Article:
Students and researchers turn to Infobase’s Ancient and Medieval History database for thorough coverage of world history from prehistory through the mid-1500s. Now, Ancient and Medieval History includes five additional new Topic Centers, each focused on the world history eras as defined in the National Standards for World History.
These new era-focused Topic Centers join the original nine Topic Centers on key civilizations and regions, bringing an even more well-rounded view of history to the acclaimed database and providing even easier access to the authoritative content than ever before. Now, in addition to being able to focus on individual historical civilizations, students and researchers can also explore the world as it was in different eras of history, allowing them to observe general historical trends and events that affected civilizations.
What Are Topic Centers?
Ancient and Medieval History’s editorially curated Topic Centers allow students and researchers to locate and explore relevant, authoritative content—including articles, primary sources, sharable slideshows, timelines, maps and charts, videos, and more—quickly and efficiently, providing valuable study guides and starting points for research.
The five new Topic Centers in Ancient and Medieval History are:
Origins of Human Society: Beginnings–4000 BCE
The first era in human history, from the origins of humanity to the emergence of agricultural societies, witnessed humanity’s origins in Africa, the peopling of the Earth, and early human inventions such as fire, language, stone tools, and agriculture. Use this Topic Center to study a map of the most recent ice age, view a slideshow on prehistoric art, or research the agricultural revolution.
Early Civilizations: 4000–1000 BCE
During this era in human history, from the agricultural revolution to the rise of the earliest complex urbanized societies, civilizations developed independently in several locations across the world. Use this Topic Center to research the early river civilizations, read some of humanity’s earliest written documents, or watch a video on the Harappan civilization.
Classical Traditions: 1000 BCE–300 CE
During the classic era, from the early city-states to the decline of the Han and Roman empires, many civilizations developed unique cultural and social institutions and styles that became defining for later civilizations in the same tradition. Use this Topic Center to view a slideshow of Greek sculpture, study a map of the Silk Road, or research the differences between Hinduism and Buddhism.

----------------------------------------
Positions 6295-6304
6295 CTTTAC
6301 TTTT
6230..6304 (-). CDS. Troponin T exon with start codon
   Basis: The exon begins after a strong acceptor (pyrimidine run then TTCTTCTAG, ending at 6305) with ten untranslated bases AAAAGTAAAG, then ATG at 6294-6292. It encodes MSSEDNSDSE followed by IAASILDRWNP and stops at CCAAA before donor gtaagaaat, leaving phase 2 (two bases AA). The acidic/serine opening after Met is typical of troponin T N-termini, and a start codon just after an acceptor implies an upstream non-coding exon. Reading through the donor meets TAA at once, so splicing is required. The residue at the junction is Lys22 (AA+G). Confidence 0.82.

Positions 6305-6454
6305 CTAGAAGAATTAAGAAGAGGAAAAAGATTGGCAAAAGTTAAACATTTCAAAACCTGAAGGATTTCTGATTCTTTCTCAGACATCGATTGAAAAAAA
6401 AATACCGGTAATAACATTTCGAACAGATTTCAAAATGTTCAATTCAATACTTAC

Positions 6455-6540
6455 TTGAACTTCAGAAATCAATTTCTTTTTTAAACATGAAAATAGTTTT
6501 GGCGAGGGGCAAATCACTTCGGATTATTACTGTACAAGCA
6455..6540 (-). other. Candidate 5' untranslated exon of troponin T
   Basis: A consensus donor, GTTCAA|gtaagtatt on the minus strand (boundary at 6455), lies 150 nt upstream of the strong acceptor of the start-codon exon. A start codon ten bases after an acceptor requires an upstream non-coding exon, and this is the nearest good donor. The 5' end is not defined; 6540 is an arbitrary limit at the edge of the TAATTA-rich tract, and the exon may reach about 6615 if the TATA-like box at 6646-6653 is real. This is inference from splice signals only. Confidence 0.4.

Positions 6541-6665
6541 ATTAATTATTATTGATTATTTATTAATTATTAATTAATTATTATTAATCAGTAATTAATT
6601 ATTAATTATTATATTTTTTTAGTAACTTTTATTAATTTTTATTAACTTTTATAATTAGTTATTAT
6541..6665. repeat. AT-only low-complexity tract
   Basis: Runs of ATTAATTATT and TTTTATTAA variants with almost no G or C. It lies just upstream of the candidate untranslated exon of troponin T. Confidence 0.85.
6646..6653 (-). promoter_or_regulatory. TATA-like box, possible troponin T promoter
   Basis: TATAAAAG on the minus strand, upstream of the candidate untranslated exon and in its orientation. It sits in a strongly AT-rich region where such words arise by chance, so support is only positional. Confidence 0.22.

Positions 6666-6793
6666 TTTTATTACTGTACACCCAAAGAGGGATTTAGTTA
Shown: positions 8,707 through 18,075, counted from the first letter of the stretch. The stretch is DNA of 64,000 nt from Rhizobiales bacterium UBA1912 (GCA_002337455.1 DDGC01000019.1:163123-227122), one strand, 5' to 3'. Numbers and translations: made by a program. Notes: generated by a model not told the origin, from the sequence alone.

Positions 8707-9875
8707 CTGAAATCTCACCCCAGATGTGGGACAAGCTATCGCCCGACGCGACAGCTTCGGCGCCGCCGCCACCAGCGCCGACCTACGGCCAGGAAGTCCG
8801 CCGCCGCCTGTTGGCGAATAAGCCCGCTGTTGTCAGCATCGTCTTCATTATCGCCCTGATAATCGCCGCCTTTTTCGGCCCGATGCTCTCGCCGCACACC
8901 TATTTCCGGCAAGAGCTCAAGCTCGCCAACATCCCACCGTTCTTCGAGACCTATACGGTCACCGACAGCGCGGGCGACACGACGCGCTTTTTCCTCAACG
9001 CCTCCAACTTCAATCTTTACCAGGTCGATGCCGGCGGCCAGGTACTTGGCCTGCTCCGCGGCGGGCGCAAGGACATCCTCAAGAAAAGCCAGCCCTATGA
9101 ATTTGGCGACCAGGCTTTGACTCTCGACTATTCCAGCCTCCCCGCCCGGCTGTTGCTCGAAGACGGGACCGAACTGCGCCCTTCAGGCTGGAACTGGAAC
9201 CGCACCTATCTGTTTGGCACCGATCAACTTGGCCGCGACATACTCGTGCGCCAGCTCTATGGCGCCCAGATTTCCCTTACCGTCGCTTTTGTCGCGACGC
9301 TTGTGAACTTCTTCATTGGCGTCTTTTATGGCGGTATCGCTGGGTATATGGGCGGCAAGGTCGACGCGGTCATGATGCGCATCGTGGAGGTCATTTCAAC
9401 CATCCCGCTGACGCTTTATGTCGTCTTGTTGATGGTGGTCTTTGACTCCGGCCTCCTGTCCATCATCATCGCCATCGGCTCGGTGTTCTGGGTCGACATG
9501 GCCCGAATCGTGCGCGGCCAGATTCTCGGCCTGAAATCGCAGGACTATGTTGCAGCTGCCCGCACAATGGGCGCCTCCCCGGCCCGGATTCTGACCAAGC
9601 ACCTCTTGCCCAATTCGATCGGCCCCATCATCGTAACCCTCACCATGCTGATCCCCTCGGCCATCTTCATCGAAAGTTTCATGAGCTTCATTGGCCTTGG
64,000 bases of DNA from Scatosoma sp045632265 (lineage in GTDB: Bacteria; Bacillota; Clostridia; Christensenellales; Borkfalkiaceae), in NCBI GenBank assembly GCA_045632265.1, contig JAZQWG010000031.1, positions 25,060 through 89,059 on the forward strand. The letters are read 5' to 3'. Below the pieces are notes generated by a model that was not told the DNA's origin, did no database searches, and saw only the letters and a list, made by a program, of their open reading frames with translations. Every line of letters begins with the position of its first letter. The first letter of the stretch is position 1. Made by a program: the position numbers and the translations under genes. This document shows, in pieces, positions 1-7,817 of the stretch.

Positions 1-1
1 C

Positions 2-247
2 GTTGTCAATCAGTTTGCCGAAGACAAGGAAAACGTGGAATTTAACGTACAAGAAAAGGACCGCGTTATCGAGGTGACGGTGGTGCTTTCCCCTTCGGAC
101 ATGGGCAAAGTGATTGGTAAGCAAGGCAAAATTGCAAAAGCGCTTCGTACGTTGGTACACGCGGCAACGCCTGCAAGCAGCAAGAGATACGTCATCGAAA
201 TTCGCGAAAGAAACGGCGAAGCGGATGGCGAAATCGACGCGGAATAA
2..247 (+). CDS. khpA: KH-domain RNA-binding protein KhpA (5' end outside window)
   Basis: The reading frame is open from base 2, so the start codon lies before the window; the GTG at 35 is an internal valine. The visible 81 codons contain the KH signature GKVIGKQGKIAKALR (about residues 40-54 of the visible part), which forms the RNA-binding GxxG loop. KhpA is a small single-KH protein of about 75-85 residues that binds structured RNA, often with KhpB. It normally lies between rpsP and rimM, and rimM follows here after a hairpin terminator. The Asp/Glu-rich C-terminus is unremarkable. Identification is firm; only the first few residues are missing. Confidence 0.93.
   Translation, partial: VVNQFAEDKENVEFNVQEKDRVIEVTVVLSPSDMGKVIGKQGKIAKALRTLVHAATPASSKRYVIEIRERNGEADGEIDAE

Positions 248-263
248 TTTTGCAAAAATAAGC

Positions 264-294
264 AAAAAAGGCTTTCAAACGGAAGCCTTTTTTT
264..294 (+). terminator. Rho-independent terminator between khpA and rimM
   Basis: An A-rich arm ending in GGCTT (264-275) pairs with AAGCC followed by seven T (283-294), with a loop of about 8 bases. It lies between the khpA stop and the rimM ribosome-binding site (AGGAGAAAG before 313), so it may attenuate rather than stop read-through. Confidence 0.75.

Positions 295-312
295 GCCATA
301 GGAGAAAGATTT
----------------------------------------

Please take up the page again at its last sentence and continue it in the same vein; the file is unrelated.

Expanding Zones of Exchange: 300–1000
The early medieval period, from the decline of the Roman empire to the rise of Song China, witnessed the emergence of the Islamic empire and the expansion of large regional trade networks. Use this Topic Center to explore maps of trans-Saharan or Indian Ocean trade routes, research Tang China or the Byzantine Empire, or read an excerpt from Meadows of Gold by the explorer al-Masudi.
Intensified Hemispheric Interactions: 1000–1450
During the late medieval period, from the Viking discovery of Canada to early Portuguese exploration, interregional trade in Afro-Eurasia expanded under Chinese, Muslim, and Mongol rule. In the Americas, the Inca and Aztec empires flourished. Use this Topic Center to discover the Kingdom of Benin, explore the Mongol Empire, or research the beginnings of capitalism or the Black Death in Europe.
Click on the links below for more information about Ancient and Medieval History:
- For more world history content, Modern World History offers a comprehensive look at world history from the mid-15th century to the present. When paired together, Ancient and Medieval History and Modern World History provide ideal resources for world history survey courses such as Global History, AP Modern World History, and college-level introductory history classes. Learn more about Modern World History for K–12 schools and districts, public libraries, and colleges and universities.
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